Analysis: Democratic senator’s stroke exposes fragility of 50-50 Senate majority
At 49, Luján is one of the geriatric Senate’s young bucks, yet his sudden hospitalization, at least for now, deprives Majority Leader Chuck Schumer of a functioning majority if he needs to call a short-notice vote.
Democrats believe they have a good chance to get at least a few GOP votes to confirm Biden’s yet-to-be-announced nominee that would give them some breathing space. But given the stark polarization in Washington, it’s not out of the question that tactical calculations could change if the political winds shift. Without Republican votes, they would need all 50 Democratic senators to vote in person to back the nomination.
Speed is therefore of the essence for Democrats to avoid any mishaps with the Supreme Court confirmation. Senate Judiciary Chairman Dick Durbin of Illinois said Tuesday that Biden was hoping for a brisk confirmation process of about 40 days once he’s named his pick. If the President announces his nominee by the end of this month, that could give Luján two months or more of convalescence before a final vote if necessary.
Schumer moved quickly to shut down speculation about the resilience of the Democratic majority and quickly said that the priority was for Luján to recover. “We are all grateful that he will have a full recovery,” the New York Democrat told reporters, before sending a message to calm Democratic nerves.
“We look forward to his quick return to the Senate and I believe the Senate will be able to carry forward with its business,” Schumer said.
Several of Luján’s other colleagues also stressed that he was expected to make a full recovery and should be back among them soon.
“I think what’s important is that it’s really easy for all of us in this business to put this place first,” said Luján’s fellow New Mexico Sen. Martin Heinrich. “My hope is that Ben Ray will put himself first for the next two weeks.”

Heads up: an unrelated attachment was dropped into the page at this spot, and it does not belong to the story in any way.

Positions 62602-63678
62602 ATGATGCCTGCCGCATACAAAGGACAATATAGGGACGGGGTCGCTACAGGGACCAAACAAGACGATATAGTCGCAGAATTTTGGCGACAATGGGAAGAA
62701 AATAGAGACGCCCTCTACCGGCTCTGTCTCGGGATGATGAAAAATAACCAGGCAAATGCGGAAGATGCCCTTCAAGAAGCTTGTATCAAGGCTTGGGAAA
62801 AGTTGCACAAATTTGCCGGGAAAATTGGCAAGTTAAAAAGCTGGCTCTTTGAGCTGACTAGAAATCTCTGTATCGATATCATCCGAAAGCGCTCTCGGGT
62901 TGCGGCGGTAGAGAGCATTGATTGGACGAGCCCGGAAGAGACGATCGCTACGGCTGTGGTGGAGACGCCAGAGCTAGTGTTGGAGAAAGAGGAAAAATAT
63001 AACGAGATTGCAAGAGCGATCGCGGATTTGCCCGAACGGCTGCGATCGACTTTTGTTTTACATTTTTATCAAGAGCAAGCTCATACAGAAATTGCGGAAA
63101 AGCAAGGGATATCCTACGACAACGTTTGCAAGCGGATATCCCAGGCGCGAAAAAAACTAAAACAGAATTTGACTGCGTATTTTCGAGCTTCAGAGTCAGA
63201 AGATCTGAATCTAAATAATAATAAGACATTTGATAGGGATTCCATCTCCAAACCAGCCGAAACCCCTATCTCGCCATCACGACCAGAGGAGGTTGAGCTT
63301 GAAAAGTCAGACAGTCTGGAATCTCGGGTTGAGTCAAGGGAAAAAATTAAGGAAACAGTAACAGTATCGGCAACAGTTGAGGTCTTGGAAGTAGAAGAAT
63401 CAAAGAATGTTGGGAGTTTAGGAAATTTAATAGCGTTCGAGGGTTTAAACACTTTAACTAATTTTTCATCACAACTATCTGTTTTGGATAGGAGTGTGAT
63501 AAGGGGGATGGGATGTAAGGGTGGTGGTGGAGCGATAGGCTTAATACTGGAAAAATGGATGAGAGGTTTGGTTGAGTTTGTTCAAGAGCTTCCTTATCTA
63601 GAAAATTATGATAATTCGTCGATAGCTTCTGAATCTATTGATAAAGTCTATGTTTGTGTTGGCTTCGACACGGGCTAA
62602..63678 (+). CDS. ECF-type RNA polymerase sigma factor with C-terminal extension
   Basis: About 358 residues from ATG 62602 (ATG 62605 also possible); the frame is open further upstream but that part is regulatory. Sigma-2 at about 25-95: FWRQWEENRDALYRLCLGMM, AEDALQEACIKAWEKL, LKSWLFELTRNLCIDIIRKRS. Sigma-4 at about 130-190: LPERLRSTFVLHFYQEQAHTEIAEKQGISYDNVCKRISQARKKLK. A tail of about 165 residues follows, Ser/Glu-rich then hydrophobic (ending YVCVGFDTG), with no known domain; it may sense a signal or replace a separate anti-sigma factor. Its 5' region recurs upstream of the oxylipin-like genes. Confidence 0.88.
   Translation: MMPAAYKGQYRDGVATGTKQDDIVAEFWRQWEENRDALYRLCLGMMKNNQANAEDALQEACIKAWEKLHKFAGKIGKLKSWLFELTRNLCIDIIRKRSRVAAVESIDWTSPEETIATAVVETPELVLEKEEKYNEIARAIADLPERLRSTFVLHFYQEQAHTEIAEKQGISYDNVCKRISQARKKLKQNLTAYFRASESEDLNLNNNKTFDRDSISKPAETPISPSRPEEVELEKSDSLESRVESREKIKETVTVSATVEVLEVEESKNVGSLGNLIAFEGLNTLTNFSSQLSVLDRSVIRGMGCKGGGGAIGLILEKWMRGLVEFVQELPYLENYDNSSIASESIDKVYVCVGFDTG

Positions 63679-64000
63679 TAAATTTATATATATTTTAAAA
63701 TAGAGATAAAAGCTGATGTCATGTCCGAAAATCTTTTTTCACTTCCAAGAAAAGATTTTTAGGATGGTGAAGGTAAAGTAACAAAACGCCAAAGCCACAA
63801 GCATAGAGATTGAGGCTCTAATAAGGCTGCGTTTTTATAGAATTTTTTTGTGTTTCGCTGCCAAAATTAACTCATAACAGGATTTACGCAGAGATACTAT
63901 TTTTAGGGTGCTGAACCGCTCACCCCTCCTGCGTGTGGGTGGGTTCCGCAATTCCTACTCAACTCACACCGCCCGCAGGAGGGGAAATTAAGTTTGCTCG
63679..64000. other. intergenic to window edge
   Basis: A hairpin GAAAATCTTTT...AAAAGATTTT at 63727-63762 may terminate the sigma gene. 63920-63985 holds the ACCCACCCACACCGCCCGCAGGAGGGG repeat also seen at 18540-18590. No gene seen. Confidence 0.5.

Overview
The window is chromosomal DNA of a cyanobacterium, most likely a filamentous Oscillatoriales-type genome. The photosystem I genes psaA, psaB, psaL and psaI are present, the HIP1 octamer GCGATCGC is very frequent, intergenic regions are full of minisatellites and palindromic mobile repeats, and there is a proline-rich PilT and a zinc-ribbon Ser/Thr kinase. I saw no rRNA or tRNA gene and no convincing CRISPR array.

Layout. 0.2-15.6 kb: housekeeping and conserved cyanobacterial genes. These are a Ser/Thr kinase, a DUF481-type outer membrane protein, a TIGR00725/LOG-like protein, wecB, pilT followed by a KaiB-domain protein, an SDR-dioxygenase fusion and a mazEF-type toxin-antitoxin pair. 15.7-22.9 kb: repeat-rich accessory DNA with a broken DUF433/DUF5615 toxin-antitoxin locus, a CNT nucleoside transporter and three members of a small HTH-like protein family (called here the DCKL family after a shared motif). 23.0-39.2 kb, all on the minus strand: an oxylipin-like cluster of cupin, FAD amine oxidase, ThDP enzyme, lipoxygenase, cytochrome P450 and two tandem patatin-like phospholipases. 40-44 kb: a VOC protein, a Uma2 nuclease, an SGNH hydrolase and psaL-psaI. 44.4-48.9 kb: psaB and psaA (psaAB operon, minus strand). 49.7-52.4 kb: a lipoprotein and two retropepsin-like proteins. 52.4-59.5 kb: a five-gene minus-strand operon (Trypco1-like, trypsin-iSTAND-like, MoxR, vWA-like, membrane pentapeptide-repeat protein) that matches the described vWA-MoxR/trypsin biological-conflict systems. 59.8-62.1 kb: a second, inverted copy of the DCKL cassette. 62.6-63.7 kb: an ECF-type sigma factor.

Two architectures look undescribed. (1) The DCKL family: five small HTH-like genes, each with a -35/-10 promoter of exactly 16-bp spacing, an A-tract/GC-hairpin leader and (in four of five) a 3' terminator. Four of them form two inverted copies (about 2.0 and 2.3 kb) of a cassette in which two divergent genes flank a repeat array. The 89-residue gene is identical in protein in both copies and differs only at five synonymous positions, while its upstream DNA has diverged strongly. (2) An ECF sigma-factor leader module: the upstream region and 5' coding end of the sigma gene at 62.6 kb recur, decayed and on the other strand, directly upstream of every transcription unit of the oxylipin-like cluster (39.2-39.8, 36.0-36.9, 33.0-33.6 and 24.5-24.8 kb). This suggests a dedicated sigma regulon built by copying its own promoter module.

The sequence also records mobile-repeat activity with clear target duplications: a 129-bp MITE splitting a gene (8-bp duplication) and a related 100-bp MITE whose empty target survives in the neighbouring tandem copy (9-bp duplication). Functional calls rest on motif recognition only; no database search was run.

Aged Senate stirs concern among Democrats
A sudden reminder of mortality in any workplace can be unsettling. And given the huge political implications of the Senate’s delicate balance of power and the advanced age of its incumbents, such shocks especially reverberate on Capitol Hill.
In the event Feinstein leaves before the end of her term, California’s Democratic Gov. Gavin Newsom could name a replacement and he has said he would choose a Black woman. Leahy’s state, Vermont, which has a GOP governor, has a tradition of naming an interim replacement from the same party as the departing senator. States have various rules on naming replacement senators and interim seat warmers and on calling special elections. But it’s not impossible that a Democratic senator forced to resign or die would be replaced, at least for a short time, by a Republican governor in a way that shifts majority control to the GOP.
Even if that doesn’t happen, things are tough enough for Schumer as he tries to come up with a way to revive Biden’s Build Back Better plan and somehow keep the fight for voting rights reform alive. Before Luján’s condition became known, several brief episodes encapsulated the Democratic conundrum.
Asked whether he had held talks with fellow Democrats about the Build Back Better plan, Manchin replied on Tuesday: “No, no, no, no. It’s dead.” Later, the West Virginian said that anything that was done would have to get structured differently than the latest, failed version of Biden’s key bill. “You always start at scratch,” he said, even though Schumer later insisted that he was fighting hard to get as much as possible included in the plan. Previous drafts included free pre-K tuition and boosts for home health care for sick and elderly Americans as well as half a billion dollars in climate spending.
How majorities can change midterm
The showdown with Manchin underscores the need for Democrats to act quickly on their priorities since they are not necessarily guaranteed to hold their thin majority until the next Congress is elected in midterm elections in November.
Such a scenario is unlikely in today’s polarized times when differences are more sharply defined by party affiliation than in Johnson’s day, when coalitions were often forged on ideological and geographical faultiness that spanned both parties. The idea that Senate Minority Leader Mitch McConnell would pass up the chance to take power again is unthinkable.